On Jumping (post 1 of 2)

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Jumping consists of giving the body a sufficient impulse in order to cover a distance or any obstacle in one leap.

It is important to distinguish:

1)   The educative jump on a prepared surface with a predetermined obstacle.

2)   The applied jump with real obstacles.

These two types of jumps are useful, both from a practical standpoint as well as physical development.


The effects of jumps on the body are the following:

1)   They engage the most important parts of the body, particularly the cardiorespiratory functions;

2)   They have a powerful action on the muscular development of the lower limbs and the abdomen, especially jumps without momentum;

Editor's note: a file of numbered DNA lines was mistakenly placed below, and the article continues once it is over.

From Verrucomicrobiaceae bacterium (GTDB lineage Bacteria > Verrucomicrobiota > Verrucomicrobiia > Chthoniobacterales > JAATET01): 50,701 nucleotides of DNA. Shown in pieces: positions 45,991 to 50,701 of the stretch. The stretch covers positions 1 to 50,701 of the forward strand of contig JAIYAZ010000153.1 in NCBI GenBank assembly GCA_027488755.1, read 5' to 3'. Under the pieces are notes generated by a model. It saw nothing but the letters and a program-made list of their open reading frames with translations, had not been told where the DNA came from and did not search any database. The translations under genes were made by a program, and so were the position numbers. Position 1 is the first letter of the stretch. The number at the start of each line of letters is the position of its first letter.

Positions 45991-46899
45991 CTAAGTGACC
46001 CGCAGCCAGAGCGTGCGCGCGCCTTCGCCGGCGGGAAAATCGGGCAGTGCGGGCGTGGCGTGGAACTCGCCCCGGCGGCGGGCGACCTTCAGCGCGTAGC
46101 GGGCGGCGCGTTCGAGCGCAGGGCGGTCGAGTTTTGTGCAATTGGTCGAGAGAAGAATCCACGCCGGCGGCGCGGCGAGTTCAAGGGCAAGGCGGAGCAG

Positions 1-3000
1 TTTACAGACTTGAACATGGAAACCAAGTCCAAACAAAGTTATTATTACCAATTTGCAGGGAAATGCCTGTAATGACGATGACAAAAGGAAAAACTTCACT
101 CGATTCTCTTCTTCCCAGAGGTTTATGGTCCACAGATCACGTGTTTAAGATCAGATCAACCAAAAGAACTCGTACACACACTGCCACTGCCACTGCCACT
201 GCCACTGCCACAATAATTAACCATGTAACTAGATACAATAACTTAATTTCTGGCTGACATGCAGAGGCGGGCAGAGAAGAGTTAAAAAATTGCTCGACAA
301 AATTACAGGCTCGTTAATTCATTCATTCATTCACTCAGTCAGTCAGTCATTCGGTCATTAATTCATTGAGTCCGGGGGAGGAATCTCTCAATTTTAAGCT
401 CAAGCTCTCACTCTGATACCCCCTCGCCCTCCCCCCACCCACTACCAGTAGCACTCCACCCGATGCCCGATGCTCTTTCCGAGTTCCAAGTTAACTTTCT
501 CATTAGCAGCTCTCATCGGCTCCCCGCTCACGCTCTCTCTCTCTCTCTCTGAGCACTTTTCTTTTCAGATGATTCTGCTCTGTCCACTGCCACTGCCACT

3)   They develop agility and hand-eye coordination;

4)   They strengthen the feet and ankles and train the body to sustain various kinds of impact;

5)   They promote flexibility and a sense of equilibrium/balance to avoid bad falls.

Applied jumps or over real obstacles do not differ from educative jumps in their mechanism of execution. In addition to the benefits described above, they provide a mental benefit, because they help overcome the apprehension brought upon the obstacle and to dominate, in certain situations, the instinctive feeling of fear. They thus promote becoming calm, cold-blooded and with a spirit of quick-thinking.

Jumping is not just a form of exercise of unquestionable functionality. Its regular practice helps avoid many injuries such as: sprains, contusions, fractures etc, which often are due to a lack of balance in the falls or lack of specific training of the feet and ankles.



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